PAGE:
Sunday, March 13, 2011

Bread Alone - Genesis 2:15-17, 3:1-7; Matthew 4:1-11

Way back on Tuesday of this week I was going to go with a light introduction into these texts. I had a few different options I was thinking about in my head, I’m not sure which one I was going to use, but something about how we should trust our lives to the God who created us, relying on the gifts God has bestowed upon us.

That seems so long ago now…

In the meantime the violence of Gadhafi against his own Libyan people has not let up and neither have our gas prices.

In the meantime seven young children died in a tragic fire in Perry County and the clan that goes by Westboro Baptist has declared they will come to picket the funeral.

In the meantime… Japan… 8.9 earthquake and aftershocks… tsunami… nuclear meltdown?

In your mercy Lord… hear our prayers.

Also Lord…. Where are you?

I know, I know… I should trust in the Lord and I should obey the Lord and I don’t need to know everything, nor should I act like I do know everything… but God… Father… Creator of us all… where are you?

We’re not the first who clamor to understand, nor will we be the last. Humanity has a history of it, we are legendary for our hunger for knowledge. Just ask the snake… you know the one who now slithers on the ground.

Centuries of art work has depicted it, Adam and Eve jokes abound, and yet I think the Old Testament passage that was read this morning is consistently misunderstood. I don’t think God asks us to choose ignorance and obededience vs. knowledge and disobedience.

I agree with my colleague, Andrew Foster Conners, who in his paper for our lectionary group wrote:

God does not require Adam and Eve to stay stupid. God doesn’t command them to choose ignorance. --Till and keep the garden together in community. --Work alongside God to preserve the garden for the purpose it was created - for life and beauty and love and community. --Till and keep it so that you can enjoy the countless blessings, the fruits, the bounty that is given. There’s no prohibition against learning, against knowledge, against thinking. There’s no prohibition against enjoyment or laughter or deepening one’s mind. There’s one prohibition - a command not to believe that you are so wise, that you are so important, that you are so godlike as to cross boundaries independent of God, boundaries that are there to protect you and the garden that gives you life.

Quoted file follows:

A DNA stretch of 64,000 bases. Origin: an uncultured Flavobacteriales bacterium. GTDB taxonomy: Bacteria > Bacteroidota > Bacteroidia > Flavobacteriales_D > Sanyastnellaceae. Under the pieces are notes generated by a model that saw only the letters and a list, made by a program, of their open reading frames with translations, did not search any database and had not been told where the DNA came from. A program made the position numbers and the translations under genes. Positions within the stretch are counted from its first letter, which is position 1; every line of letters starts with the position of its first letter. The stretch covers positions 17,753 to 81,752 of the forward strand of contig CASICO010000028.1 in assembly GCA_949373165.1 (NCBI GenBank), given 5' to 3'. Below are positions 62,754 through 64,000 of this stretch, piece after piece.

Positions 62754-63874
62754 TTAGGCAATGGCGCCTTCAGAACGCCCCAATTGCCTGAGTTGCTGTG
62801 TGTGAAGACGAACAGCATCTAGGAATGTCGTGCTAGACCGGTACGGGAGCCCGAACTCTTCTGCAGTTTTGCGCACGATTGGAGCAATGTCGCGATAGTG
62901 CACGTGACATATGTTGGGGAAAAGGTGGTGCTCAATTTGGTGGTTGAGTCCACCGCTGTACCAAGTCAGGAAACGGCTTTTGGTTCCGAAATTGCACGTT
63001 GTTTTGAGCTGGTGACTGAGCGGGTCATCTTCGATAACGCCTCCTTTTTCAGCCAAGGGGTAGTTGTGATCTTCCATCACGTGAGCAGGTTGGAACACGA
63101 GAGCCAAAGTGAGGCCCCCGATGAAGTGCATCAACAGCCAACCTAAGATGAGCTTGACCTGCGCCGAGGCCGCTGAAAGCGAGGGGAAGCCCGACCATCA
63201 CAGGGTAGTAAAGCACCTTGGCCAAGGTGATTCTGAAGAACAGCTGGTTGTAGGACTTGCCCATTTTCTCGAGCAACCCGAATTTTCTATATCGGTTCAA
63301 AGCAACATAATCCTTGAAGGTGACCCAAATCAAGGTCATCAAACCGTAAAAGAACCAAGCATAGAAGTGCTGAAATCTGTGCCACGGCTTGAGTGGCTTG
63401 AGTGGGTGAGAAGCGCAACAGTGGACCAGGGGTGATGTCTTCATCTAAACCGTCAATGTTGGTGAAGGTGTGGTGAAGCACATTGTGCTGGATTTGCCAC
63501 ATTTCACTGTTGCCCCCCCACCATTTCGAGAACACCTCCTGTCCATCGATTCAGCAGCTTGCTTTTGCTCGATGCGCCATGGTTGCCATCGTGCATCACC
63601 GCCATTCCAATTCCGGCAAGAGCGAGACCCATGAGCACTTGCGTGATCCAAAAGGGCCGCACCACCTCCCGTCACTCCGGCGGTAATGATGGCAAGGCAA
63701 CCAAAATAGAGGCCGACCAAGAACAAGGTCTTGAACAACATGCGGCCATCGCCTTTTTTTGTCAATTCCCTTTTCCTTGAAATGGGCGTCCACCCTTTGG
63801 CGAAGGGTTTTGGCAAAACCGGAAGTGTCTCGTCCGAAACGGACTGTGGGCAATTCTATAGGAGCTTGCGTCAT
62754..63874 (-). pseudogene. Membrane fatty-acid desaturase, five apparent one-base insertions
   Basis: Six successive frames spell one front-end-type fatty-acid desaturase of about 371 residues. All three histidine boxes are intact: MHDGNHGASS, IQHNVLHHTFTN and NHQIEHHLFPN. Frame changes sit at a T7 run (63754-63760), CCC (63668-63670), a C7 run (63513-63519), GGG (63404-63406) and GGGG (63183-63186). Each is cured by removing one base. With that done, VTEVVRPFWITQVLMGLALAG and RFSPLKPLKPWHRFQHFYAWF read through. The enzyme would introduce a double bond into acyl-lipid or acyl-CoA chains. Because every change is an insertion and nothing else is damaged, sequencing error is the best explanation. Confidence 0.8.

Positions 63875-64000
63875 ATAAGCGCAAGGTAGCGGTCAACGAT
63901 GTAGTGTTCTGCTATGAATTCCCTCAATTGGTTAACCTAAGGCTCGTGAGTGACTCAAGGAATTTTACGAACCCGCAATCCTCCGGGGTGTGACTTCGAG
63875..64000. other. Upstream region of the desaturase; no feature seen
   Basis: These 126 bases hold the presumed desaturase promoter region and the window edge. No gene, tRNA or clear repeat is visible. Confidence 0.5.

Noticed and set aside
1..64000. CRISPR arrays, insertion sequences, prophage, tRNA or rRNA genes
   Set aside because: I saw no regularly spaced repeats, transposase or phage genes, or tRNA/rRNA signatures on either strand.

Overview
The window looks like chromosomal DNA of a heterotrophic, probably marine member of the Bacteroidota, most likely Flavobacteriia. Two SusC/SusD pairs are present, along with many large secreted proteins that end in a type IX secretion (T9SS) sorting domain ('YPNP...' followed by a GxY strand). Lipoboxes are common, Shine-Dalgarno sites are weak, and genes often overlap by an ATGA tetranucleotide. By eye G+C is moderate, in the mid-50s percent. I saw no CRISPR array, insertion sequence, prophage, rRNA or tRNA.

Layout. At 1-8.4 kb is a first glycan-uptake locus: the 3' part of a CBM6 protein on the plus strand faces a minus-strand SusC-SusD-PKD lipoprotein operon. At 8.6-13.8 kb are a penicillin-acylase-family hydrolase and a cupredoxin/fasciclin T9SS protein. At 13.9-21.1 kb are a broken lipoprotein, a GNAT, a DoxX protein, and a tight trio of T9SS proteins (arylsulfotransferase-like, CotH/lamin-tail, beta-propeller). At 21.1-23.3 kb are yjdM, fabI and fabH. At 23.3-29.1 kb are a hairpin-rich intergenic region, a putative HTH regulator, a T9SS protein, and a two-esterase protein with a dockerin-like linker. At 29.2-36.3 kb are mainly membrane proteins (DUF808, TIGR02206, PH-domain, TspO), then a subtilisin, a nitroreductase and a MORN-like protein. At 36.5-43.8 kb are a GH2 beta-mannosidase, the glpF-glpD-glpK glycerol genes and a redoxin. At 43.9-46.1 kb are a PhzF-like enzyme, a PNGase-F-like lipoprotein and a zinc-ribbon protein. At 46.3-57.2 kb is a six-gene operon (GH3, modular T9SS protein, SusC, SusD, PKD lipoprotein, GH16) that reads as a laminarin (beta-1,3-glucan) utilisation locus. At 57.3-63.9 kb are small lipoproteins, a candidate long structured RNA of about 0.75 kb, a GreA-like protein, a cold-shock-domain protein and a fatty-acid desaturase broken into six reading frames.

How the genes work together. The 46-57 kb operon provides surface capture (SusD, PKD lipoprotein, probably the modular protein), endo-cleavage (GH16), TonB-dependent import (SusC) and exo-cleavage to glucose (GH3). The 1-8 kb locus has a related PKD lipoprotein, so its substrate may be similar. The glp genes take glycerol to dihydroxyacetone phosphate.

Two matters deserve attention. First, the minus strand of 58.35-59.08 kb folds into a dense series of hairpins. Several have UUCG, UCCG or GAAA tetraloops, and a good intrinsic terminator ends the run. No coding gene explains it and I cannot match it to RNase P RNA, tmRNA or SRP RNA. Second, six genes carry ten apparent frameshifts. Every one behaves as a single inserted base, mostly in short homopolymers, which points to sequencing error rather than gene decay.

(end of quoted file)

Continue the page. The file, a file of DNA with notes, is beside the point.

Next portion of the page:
And yet we cross those boundaries again and again. We believe our banks are too big to fail. We believe our bombs are too smart to miss… We believe our nuclear reactors are too secure to melt down.] And death follows just as God warned us that it would. We cross these boundaries so often that I don’t think this text is mostly about describing some historic event that made us into sinful human beings. I don’t think it is mostly about some “original” sin that now taints our life. I think it’s about who we are right now - human beings who have a hard time learning to trust God’s provisions, learning to heed God’s call, learning to live within a few important boundaries that God has set there for our own good.[i]

Trust God’s provisions… I can’t.

Learn to heed God’s call… I won’t.

Learn to live within the boundaries that God has set there for our own good… I don’t understand.

Sovereign God, omniscient God, omnipotent God…. please… fix this.

Thou shalt not put the Lord your God to the test.

Jesus was baptized and annointed for ministry and the Gospel of Matthew immediately sends him out to the wilderness to be tested. For forty days and nights he fasts and at the end of that time he is approached by the Tempter. Three different queries are made, but ultimately there is only one temptation - power.